About 400 workers at the Pretoria operations of Transpharm, one of South Africa’s largest pharmaceutical distributors, have called for the company’s nationalization and its integration into the public health system if the company cannot pay living wages to its employees.
Workers marching under the banner of the General Industries Workers Union of South Africa (GIWUSA) and the South African Federation of Trade Unions (SAFTU), put forth this demand to the Department of Health yesterday.
This move came after the company, at a meeting with the union leaders on Wednesday, blamed the government’s regulation of prices of medicines for being unable to pay its workers a R12,500 (about USD 840) per month.
The workers maintain that a minimum pay of R12,500 per month is essential to meet the basic needs of a family. However, the company is currently paying them a minimum wage of only R4,500 (about USD 300), which is less than half the living wage.
Strike action over this demand began in Pretoria on September 12, when 400 members of the GIWUSA working at the company’s Pretoria operations downed their tools. Transpharm is said to have been losing R11 million (about USD 740,620) everyday as operations at Pretoria have come to a virtual halt due to the success of the strike.
The unrest spread to Cape Town, where other GIWUSA members employed at Transpharm also joined the action, and the company was forced to come to the negotiating table and talk with the union leaders. However, at the meeting, the management placed the blame “squarely on the shoulders of the government for regulating the prices of medication,” GIWUSA president, Mametlwe Sebei, said in a statement.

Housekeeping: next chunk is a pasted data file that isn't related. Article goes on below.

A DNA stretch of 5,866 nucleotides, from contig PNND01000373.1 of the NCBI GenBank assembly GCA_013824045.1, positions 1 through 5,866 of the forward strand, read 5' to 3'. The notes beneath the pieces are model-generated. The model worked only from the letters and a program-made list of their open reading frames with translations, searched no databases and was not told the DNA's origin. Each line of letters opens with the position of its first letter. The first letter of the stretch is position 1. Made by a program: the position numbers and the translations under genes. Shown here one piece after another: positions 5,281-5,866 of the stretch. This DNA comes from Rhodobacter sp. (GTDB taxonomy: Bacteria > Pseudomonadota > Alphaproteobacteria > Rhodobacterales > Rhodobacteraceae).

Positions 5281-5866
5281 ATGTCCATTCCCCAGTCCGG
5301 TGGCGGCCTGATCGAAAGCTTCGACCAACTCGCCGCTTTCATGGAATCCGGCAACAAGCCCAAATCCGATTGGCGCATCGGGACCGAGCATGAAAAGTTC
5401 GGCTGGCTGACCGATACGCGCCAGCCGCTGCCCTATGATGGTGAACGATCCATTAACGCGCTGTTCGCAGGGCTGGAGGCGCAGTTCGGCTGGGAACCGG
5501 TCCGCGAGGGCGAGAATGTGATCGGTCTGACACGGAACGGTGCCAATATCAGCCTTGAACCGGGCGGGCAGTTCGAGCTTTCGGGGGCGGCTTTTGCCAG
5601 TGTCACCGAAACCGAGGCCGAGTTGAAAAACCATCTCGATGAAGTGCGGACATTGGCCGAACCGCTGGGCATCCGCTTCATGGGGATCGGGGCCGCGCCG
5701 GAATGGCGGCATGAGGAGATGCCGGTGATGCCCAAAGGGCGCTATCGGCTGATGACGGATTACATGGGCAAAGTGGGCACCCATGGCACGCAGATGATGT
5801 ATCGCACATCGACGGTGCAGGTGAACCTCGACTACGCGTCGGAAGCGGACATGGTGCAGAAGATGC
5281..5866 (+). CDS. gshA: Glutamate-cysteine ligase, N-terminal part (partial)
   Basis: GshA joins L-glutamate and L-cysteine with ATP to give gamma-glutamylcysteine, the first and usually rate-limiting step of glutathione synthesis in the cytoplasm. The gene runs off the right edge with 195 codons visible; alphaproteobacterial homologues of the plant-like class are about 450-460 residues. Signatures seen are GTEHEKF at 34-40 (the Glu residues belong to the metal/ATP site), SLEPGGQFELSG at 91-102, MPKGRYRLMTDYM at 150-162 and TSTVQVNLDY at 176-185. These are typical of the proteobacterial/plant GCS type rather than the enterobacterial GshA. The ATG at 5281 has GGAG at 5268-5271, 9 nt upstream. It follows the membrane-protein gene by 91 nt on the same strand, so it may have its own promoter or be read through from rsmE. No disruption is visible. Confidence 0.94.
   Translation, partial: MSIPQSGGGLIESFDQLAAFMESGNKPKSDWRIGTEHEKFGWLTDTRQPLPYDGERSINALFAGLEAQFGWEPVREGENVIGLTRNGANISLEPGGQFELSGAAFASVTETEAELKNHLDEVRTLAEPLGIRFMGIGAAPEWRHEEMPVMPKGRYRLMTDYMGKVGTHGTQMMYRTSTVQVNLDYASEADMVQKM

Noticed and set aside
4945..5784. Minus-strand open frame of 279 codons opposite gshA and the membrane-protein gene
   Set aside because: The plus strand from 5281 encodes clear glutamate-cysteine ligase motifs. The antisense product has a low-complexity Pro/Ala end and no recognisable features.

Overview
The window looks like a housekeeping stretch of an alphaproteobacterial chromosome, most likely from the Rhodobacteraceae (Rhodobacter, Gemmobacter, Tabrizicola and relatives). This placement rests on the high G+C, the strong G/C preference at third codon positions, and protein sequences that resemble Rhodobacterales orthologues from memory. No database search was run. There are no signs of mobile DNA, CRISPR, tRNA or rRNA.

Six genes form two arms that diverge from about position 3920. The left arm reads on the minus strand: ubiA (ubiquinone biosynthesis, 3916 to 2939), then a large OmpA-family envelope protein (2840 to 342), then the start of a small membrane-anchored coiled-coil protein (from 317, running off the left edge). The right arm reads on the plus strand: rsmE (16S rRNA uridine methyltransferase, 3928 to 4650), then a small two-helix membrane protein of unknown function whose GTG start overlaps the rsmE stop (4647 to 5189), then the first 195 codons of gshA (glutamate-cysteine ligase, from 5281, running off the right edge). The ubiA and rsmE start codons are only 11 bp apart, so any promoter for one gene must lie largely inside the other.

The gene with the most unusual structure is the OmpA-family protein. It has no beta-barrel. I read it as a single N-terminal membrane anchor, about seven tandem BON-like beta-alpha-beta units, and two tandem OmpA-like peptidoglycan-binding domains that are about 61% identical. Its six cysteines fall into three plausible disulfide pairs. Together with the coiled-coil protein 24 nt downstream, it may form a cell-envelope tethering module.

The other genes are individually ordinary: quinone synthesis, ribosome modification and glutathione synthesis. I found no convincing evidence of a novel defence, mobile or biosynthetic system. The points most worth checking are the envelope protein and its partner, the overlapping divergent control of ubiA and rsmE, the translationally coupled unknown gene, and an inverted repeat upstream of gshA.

The failure of these talks led to the workers’ marching to the Department of Health, the implicated institution, the very next day. Workers communicated to the department that “if they regulate the prices of medicines, they should also.. regulate the price of labor.. to ensure decent wages. And if the industry cannot afford to deliver both affordable medicines and decent wages, then [it] should be nationalized and integrated into the public health service,” Sebei told Peoples Dispatch.
Transpharm has claimed that if it pays a living wage of R12,500 per month to its employees, it can no longer remain profitable. However, the company’s new CEO was paid R31.26 million (USD 2.10 million) in 2017 alone.
“Actually if you take both the outgoing and new CEOs salaries combined, the [executive officers were].. paid over 80 million Rands (USD 5.39 million) in 2017,” Sebei has informed.
Nevertheless, Transpharm continues to maintain that it cannot afford living wages for its employees. The company has threatened to shut down branches if the union does not call off the strike action. “Should they dare to shut down operations, workers will occupy these branches and run it as a cooperative,” Sebei warned.